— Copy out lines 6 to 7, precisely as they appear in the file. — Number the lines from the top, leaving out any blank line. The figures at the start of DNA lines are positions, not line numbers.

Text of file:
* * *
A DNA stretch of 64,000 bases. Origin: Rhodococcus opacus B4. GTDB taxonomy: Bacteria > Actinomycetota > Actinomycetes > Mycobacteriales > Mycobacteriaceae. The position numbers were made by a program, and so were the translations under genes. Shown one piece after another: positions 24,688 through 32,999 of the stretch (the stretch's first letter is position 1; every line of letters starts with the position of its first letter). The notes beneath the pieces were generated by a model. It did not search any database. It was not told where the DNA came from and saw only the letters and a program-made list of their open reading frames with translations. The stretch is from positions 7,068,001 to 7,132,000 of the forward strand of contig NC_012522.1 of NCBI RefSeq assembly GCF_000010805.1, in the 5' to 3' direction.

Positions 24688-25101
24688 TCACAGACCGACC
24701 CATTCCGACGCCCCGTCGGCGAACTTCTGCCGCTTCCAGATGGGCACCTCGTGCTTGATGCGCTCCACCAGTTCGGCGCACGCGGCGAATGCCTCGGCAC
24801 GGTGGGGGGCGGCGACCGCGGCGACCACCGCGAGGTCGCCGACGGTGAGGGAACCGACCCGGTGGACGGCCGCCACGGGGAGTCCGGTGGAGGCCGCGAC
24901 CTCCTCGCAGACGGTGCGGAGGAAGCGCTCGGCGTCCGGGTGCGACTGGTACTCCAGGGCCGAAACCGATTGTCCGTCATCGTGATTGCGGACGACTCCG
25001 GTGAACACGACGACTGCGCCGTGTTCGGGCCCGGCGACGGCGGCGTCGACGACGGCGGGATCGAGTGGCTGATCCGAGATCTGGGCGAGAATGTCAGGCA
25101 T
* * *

24901 CTCCTCGCAGACGGTGCGGAGGAAGCGCTCGGCGTCCGGGTGCGACTGGTACTCCAGGGCCGAAACCGATTGTCCGTCATCGTGATTGCGGACGACTCCG
25001 GTGAACACGACGACTGCGCCGTGTTCGGGCCCGGCGACGGCGGCGTCGACGACGGCGGGATCGAGTGGCTGATCCGAGATCTGGGCGAGAATGTCAGGCA